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ERIC Number: EJ838836
Record Type: Journal
Publication Date: 2009-Apr-17
Pages: 1
Abstractor: ERIC
Reference Count: N/A
ISSN: ISSN-0009-5982
Colleges Cite Inequities in New Benefits for Veterans
Eckstein, Megan
Chronicle of Higher Education, v55 n32 pA1 Apr 2009
When the new GI Bill was signed into law last summer, advocates said its education benefits would significantly expand veterans' higher-education options. Beneficiaries would receive substantially more money than they did under older programs, enough to pay for the most expensive public institution in their state instead of only covering community-college tuition. However, some public-college leaders say the program, which takes effect on August 1, may have less impact on their enrollments than proponents originally claimed. Instead, those leaders say, the Post-9/11 GI Bill does more to help for-profit colleges, which for years have served large numbers of veterans in online and accelerated programs, by allowing them to tap into even more federal money. Under the law, the federal government will pay public institutions the amount of in-state tuition and fees for each veteran they enroll who is eligible for full benefits. However, private institutions can receive an even greater reimbursement from the federal government if they participate in the Yellow Ribbon Program, which is designed to help veterans pay for private colleges, out-of-state public institutions, and graduate programs. For each veteran they enroll, private institutions will receive the equivalent of the highest public-college tuition and mandatory fees in their state. The institutions that participate in the Yellow Ribbon Program can waive up to half of the remaining charges and receive the same amount from the federal government. Some college leaders are pressing Congress for changes to the new GI Bill. One proposal would guarantee that all colleges would receive an amount per veteran that would at least equal the national average of tuition and fees at four-year public colleges--about $375 per credit and $6,900 for per-term fees, based on the figures each state provided to the Veterans Affairs Department. Colleges that cost less would be required to use the extra money on veteran services. A similar, and potentially cheaper, option would be to give colleges that charge less than the state cap an amount equal to half that difference to dedicate to veteran services. In the absence of legislative changes, colleges can also make some fixes themselves that do not cost anything, such as putting veterans in contact with each other, creating spaces for veterans to meet on campus, and soliciting private funds to help pay for veteran services.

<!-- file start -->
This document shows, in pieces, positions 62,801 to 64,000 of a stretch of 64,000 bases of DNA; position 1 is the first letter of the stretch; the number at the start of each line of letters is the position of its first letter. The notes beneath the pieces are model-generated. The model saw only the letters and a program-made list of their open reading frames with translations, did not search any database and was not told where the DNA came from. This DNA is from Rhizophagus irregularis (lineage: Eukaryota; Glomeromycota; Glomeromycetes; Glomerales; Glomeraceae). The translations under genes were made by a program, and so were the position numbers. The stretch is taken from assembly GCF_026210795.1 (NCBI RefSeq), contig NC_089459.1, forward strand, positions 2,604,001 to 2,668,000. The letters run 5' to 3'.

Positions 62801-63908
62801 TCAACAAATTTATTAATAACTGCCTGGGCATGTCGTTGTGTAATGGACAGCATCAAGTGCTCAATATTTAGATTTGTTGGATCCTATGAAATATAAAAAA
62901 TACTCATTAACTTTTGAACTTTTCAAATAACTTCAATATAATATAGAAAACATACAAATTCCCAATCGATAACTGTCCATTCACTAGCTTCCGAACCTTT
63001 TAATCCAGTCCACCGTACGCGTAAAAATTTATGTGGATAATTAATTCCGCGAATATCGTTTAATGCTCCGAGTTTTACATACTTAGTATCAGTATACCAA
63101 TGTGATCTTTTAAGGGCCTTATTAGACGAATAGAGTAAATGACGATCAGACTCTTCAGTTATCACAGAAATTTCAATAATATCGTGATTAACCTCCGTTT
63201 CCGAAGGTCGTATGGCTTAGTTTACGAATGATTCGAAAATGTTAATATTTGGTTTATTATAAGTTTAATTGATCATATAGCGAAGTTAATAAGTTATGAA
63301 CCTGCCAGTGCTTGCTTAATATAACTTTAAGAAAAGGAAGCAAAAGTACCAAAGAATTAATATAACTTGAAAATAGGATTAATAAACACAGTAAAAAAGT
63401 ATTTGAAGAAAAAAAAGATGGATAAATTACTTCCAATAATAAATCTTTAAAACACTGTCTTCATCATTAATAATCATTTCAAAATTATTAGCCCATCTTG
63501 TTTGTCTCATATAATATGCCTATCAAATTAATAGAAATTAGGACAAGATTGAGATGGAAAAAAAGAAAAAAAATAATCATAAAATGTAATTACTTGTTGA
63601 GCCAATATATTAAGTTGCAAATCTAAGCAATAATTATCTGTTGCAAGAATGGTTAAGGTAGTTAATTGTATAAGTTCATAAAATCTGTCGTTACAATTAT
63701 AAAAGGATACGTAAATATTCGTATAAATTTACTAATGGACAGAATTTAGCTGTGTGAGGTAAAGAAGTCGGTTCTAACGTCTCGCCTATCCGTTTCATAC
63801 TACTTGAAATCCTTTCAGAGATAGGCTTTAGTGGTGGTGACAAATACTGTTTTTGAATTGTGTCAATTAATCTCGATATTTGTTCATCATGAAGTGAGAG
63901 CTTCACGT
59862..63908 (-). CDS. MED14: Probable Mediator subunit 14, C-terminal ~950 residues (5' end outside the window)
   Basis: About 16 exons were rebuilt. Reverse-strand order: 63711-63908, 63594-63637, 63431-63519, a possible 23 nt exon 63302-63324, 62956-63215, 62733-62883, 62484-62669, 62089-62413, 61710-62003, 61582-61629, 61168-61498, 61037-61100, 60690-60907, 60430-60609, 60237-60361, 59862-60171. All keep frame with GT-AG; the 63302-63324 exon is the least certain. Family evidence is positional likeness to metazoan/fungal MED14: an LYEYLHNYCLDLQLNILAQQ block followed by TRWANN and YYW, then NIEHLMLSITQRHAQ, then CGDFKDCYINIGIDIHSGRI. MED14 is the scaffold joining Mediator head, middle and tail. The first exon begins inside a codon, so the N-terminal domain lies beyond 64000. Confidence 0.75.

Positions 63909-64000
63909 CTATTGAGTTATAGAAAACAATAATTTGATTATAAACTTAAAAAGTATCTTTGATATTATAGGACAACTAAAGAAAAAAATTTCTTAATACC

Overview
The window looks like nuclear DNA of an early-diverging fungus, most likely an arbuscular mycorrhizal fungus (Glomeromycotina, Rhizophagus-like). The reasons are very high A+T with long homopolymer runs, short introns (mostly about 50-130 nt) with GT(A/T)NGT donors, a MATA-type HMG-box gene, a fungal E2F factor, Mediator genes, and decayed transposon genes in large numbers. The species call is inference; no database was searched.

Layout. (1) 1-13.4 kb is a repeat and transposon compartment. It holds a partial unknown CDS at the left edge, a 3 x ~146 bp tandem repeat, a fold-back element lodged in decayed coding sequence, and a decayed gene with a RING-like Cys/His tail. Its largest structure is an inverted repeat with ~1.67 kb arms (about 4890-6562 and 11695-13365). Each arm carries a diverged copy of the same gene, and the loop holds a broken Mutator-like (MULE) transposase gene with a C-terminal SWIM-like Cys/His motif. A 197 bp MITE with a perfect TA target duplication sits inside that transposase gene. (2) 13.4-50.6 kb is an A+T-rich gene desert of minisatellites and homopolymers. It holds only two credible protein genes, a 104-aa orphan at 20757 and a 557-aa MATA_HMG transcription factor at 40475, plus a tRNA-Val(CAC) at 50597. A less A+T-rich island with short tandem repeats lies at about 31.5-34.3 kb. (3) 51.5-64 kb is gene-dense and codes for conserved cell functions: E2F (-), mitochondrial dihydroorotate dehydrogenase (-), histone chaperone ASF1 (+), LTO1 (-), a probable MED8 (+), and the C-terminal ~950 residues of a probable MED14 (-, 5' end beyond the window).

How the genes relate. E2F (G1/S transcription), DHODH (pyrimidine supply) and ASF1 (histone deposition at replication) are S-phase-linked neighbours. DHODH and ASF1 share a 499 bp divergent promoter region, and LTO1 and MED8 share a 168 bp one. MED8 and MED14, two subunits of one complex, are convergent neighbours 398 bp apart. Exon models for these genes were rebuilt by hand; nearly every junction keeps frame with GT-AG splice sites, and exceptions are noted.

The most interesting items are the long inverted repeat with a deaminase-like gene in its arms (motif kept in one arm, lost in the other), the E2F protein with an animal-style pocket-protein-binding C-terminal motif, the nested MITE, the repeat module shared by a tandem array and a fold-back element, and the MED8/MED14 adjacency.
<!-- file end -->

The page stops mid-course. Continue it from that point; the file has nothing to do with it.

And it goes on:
Chronicle of Higher Education. 1255 23rd Street NW Suite 700, Washington, DC 20037. Tel: 800-728-2803; e-mail:; Web site:
Publication Type: Journal Articles; Reports - Descriptive
Education Level: Higher Education
Audience: N/A
Language: English
Sponsor: N/A
Authoring Institution: N/A
Identifiers - Laws, Policies, & Programs: G I Bill